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Argentina is at the epicenter of a new ‘white gold’ rush


A general view of the pools for the process of salt extraction at Salinas Grandes on March 28, 2023 in Jujuy, Argentina.

Ricardo Ceppi | Getty Images News | Getty Images

Momentum behind Argentina’s lithium mining boom is picking up fast.

The country is thought to be on track to match — and potentially even surpass — neighboring Chile as Latin America’s leading lithium producer by 2030, with investors and operators from across the globe scrambling to get involved in its burgeoning ventures.

Lithium, sometimes referred to as “white gold” due to its light color and high market value, is regarded as a critical component of the energy transition. The lightest metal in the world, lithium is commonly used in electric vehicles, cellphones and rechargeable batteries for laptops.

Analysts at political risk consultancy Eurasia Group say the trajectory of Argentina’s lithium production hinges on the upcoming presidential election and how the outcome affects the country’s macroeconomic outlook, as well as the likelihood of interventionist policies.

“The stakes are high,” analysts at Eurasia Group said in a research note published Sept. 18. “At risk is not only Argentina’s opportunity to develop a robust lithium — and possibly battery — supply chain, but also the progress of the global energy transition.”

“If Argentina’s lithium boom is stifled, it will hinder supplies needed to feed the electric vehicle (EV) revolution, especially later this decade when supply-and-demand fundamentals for lithium are expected to tighten,” they added.

Latin America currently supplies about 35% of the world’s lithium, according to the International Energy Agency, with Chile (26%) and Argentina (6%) leading the way. The region is estimated to hold more than half of global lithium reserves, mainly located in Argentina (21%) and Chile (11%).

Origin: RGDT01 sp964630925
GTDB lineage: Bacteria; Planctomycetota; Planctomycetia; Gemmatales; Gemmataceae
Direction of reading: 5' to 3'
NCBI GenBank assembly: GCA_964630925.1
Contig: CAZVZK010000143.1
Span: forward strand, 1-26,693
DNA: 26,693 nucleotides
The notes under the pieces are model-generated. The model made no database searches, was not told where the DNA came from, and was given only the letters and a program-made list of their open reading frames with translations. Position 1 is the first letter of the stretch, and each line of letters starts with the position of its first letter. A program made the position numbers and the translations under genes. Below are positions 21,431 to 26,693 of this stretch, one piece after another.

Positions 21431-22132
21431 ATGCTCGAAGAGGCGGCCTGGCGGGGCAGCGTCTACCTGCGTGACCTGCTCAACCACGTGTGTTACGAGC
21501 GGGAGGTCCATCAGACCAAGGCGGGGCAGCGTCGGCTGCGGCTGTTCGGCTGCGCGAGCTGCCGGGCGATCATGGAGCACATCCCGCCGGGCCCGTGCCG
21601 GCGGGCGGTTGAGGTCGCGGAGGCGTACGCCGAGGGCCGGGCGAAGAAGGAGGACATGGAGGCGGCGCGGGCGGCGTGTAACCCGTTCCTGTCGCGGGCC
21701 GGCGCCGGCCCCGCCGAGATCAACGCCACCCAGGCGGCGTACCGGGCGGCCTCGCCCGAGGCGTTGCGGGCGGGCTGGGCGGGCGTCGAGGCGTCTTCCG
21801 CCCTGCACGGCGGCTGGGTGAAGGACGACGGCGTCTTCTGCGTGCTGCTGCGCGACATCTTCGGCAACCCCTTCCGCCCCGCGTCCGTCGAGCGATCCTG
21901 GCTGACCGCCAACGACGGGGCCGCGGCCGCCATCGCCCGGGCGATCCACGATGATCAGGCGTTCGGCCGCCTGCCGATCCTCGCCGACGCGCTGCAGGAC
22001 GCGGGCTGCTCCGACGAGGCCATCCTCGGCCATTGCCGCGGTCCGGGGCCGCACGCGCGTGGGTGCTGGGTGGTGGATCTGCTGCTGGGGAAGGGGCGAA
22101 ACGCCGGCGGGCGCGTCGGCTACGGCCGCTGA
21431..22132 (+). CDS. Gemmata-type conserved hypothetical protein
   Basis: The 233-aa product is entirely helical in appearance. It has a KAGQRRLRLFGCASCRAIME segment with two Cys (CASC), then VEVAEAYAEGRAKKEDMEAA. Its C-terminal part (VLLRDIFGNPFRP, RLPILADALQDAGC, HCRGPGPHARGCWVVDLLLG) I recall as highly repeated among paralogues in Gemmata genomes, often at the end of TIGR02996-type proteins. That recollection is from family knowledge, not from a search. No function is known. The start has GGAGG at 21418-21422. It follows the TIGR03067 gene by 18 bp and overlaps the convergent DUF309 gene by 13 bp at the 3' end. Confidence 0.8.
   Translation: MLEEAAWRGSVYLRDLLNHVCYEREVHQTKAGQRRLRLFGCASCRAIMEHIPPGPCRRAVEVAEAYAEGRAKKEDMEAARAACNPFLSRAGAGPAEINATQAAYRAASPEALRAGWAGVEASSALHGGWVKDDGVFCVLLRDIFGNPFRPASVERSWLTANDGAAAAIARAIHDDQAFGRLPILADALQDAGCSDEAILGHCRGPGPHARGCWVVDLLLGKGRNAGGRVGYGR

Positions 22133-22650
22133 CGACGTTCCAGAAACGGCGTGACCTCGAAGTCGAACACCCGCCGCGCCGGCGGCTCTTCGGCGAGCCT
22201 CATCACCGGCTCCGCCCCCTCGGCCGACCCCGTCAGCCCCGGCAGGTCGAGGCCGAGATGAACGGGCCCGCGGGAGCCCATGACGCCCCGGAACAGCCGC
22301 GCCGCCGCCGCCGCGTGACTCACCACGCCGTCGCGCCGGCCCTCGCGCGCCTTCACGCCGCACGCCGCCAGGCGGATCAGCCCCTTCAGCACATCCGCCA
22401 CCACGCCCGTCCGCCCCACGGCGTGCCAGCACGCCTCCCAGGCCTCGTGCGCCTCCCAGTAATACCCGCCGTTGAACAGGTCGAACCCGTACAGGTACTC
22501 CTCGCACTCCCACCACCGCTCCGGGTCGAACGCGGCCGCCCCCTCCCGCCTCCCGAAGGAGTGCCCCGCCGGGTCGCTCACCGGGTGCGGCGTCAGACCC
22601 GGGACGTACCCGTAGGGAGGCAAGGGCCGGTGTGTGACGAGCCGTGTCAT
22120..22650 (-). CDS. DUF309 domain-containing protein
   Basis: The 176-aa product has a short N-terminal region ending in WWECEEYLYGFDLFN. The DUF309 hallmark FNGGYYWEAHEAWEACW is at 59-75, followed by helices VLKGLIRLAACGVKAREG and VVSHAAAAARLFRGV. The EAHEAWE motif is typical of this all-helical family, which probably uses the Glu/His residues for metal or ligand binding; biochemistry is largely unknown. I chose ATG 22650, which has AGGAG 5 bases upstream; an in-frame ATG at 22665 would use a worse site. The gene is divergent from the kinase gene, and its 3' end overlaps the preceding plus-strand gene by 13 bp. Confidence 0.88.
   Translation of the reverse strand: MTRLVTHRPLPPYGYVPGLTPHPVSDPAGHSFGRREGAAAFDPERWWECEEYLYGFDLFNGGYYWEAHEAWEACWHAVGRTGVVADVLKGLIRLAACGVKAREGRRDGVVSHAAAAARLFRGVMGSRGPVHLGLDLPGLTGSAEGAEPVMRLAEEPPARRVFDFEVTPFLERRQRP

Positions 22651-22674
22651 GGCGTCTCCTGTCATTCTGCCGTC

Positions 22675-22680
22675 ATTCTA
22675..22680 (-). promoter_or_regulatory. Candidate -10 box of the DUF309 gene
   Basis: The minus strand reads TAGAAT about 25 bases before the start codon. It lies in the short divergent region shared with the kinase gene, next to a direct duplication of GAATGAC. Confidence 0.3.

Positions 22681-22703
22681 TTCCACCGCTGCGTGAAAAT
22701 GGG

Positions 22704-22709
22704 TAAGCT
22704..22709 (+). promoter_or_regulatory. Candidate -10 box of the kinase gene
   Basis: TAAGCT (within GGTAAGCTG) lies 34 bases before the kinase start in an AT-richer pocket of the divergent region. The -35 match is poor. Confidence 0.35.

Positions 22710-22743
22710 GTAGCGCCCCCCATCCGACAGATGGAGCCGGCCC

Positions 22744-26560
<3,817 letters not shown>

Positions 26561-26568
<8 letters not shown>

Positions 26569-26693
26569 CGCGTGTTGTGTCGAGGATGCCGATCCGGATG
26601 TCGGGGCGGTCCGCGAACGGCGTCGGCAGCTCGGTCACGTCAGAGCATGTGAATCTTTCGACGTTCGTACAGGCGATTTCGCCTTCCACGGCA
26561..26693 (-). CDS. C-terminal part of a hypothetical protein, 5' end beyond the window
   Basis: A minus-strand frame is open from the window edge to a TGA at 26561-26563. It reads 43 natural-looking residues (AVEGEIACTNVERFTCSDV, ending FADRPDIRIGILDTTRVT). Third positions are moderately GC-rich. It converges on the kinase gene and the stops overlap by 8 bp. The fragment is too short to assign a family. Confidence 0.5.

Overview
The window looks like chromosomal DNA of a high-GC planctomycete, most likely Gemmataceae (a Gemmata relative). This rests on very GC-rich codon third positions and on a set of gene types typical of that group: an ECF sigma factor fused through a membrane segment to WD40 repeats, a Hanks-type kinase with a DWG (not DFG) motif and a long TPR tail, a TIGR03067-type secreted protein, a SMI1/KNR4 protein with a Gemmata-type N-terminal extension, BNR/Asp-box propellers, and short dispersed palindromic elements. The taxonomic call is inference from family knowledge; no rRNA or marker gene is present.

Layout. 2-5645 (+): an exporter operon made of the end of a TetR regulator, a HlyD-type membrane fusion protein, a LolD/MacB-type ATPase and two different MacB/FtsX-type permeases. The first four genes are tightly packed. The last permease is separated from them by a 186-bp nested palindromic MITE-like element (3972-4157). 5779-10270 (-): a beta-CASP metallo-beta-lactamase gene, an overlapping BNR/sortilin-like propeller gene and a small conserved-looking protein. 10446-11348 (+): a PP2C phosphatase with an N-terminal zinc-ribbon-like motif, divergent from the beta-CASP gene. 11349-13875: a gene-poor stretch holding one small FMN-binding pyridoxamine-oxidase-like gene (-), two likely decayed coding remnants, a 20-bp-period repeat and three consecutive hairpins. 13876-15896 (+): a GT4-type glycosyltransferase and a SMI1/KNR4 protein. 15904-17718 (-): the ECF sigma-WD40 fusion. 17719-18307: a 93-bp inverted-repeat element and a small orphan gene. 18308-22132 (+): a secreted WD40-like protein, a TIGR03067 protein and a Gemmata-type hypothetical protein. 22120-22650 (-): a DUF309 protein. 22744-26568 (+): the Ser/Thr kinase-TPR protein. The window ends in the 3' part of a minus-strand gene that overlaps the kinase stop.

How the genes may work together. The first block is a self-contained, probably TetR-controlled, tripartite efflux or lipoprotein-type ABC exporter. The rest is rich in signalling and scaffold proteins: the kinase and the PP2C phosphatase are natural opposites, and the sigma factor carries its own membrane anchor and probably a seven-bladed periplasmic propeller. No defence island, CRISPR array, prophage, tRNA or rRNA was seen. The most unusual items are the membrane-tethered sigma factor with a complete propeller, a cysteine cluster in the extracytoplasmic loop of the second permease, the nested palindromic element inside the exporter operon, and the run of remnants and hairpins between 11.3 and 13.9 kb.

An Indigenous protester holds a flag of Argentina during a demonstration against the constitutional reform promoted by Governor of Jujuy Gerardo Morales outside the Justice Palace on August 2, 2023, in Buenos Aires, Argentina.

Ricardo Ceppi | Getty Images News | Getty Images

At present, Argentina has two lithium extraction projects, one in the northern province of Catamarca and another in neighboring Salta. Both operations are predicted to double production in 2024 and an additional 10 projects are currently under construction.

The growing momentum behind the country’s mining boom means that analysts at Eurasia Group expect Argentina’s lithium production to grow fivefold next year and approximately tenfold by 2027.

We’re seeing investors and operators from all walks of life coming into the country; Russian, Canadian, Chinese, American, you name it, that’s happening — which is very interesting.

Mariano Machado

Principal analyst for the Americas at Verisk Maplecroft

Eurasia Group said one “underlying force” that may ultimately hamper Argentina’s emerging lithium industry would be a plunge in global demand and prices below analyst expectations. They note, however, that this prospect appeared increasingly unlikely. “Argentina’s opportunity is now its own to embrace or lose,” they added.

Prices of lithium carbonate in China traded at roughly 166,500 yuan ($23,124) ahead of the country’s annual “Golden Week” holiday, reflecting a fall of nearly 70% when compared to the same period last year.

Looking ahead, however, demand for lithium is expected to be supercharged by the rising deployment of clean energy technologies and some analysts believe prices could spike to record highs as the world begins to face a shortage.